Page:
Wonderful Roman treasures photographed from the private collections of Godmanchester people, and films about Roman Godmanchester will be shown for the first time by the Porch Museum next year,  celebrating the town’s history as part of its programme for the 800th anniversary of  Godmanchester’s Charter . Roman Godmanchester was a thriving military and market town. Now you can see, for the first time a wealth of Roman artefacts left for us by soldiers and civilians two thousand years ago.


There will be rare enamelled jewellery, luxury Samian ware imported from France and Germany and dishes, pitchers and drinking cups, some manufactured in Godmanchester’s own kilns. Particularly lovely are the Venus figurines and a horse which symbolises the horse god Epona, placed in a little girl’s burial to protect her on the journey to the after life.  Godmanchester gardeners will be charmed by the little bronze horse’s head probably used to decorate Roman hanging baskets.


Five distinguished archaeologists are donating their precious time to verifying the objects for a catalogue, and through the artefacts, will explaining on film about Roman Godmanchester’s daily life.


Managed by the museum’s Roman Godmanchester Film Project,plans include at least three films about Roman life, including the Roman legionnaires’ favourite foods - sausages, bacon and meat pies. Burial customs will be discussed. At least one hundred and sixty burials have been excavated here.  More may lie undiscovered perhaps in our back gardens.  Also covered will be Roman dress, furniture, religion and building.


This project is launched under the curatorship of David Stokes, Chairman of the QE School Friends’ Committee. The backbone is being overseen by two distinguished Peterborough based archaeologists, Time Team broadcaster, Professor Stephen Upex and  international Samian ware expert Geoffrey Dannell. Alison Taylor, one time Cambridge County Archaeologist provides a history of Roman Godmanchester for the films and, Michael Green, who excavated Godmanchester’s major Roman buildings will show us the town’s most valuable find, the jewellery hoard, now lodged in Cambridge. From the Norris Museum in St Ives,  curator Bob Burn- Murdoch provides practical advice and has allowed Godmanchester finds in his collection, many unseen, to be photographed.

Our kind collectors include Edward Thackray, Mrs. Rachel Thurley,  Godmanchester Freeman, Mr. Gerald Reeve, Stanley and Stephen George, Ralph Clark and coin expert Richard Ashford. Others remain anonymous.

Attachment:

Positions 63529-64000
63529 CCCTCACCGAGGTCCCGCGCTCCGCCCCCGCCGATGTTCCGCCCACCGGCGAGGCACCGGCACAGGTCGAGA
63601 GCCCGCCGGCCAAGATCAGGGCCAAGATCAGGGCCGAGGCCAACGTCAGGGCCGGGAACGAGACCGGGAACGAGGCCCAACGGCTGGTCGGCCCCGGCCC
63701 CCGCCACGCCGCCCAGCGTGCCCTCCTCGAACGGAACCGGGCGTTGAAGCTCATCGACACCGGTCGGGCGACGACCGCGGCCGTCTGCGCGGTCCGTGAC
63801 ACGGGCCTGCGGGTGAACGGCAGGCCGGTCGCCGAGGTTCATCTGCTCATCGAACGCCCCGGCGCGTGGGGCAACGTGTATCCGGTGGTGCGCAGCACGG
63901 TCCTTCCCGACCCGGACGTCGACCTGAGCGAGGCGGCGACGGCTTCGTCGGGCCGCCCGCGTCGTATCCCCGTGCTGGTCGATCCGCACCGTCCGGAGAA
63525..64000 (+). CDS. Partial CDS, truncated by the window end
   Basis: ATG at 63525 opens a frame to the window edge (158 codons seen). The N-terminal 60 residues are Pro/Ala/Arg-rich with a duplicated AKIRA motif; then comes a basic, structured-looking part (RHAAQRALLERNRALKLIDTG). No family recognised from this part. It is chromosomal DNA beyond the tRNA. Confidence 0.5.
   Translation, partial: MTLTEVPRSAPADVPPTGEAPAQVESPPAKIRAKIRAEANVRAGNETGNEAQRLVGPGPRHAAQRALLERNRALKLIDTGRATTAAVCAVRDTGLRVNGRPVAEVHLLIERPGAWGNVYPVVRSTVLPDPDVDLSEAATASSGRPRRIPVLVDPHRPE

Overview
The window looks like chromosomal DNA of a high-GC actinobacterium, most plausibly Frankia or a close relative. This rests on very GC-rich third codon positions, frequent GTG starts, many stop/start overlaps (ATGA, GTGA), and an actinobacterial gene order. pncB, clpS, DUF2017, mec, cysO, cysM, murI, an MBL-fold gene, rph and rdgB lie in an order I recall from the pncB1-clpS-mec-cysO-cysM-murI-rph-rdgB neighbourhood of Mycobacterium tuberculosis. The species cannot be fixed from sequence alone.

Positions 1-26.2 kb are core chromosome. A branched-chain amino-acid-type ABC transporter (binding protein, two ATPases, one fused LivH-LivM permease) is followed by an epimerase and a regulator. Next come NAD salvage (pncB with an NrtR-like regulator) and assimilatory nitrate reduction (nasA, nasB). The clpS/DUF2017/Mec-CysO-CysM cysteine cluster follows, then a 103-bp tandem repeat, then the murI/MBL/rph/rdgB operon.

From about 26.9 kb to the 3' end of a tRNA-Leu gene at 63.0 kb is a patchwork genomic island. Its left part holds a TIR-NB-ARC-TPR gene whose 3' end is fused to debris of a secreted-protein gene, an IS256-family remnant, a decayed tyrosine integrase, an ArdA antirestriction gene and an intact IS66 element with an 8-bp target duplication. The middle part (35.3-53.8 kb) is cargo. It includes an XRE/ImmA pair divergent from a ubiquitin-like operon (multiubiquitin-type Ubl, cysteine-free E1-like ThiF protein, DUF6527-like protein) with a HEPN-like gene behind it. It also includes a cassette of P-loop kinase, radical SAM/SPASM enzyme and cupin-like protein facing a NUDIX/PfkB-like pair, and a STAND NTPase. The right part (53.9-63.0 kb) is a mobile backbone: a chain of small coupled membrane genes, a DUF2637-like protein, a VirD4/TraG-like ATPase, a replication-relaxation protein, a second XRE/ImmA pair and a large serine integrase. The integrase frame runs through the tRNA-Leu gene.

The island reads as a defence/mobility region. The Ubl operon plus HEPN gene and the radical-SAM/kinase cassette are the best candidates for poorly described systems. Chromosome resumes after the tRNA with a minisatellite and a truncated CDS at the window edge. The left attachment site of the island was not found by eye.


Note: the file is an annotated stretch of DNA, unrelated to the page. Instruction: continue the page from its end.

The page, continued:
David Stokes founded the Porch Museum in the 1980s with the late John Hadley, .He says, “When John Hadley and I started the Porch Museum we wanted somewhere to display Godmanchester’s Roman finds. Today the Porch Museum has a good variety of other fascinating local history exhibits.


“I must thank Professor Stephen Upex and Geoffrey Dannell for their expertise and the many days they have given to us.  I hope that the catalogue of finds will provide a brilliant service and resource to the community and indeed for all those who are interested in Roman artefacts and particularly the sort of finds you would expect in a small Roman town. It is perhaps fitting that the project leader is John’s daughter Kate, working alongside Tiffany Kirby, Mike Brown, Shirley Walsh and Stephen Bengree”


If you have any Roman artefacts that were discovered in Godmanchester, and would like to help, please contact Kate Hadley on 01480 454154.


The first showing of one of these Roman films entitled “Roman Treasures of Godmanchester” will be shown at the Porch Museums Spring Fund Raising Party on Saturday 14th April 2012, this will also include a talk by one of the county’s leading archaeologists. Full details of this event will be announced in January 2012.


The St Ann’s Lane School project proved to be a great success with our visitors identifying many of the children and teachers from the1950’s. The Porch Museum would like to thank all those that helped with this project during the summer and especially those that allowed us to copy their school photographs for the museums collection. Next year we will be building on this year’s success by displaying these new images (now going back to 1920) and hope that more Godmanchester people and those that attended the school will come to the museum and help us to identify more children and their teachers. These are invaluable images from our immediate past history so if you were a pupil at St Ann’s Lane School please come a long we would love to see you.


On Saturday 6th October 2012 there will be an “Evening at the Museum” with a new film release and talk. Full details to be announced in January 2012.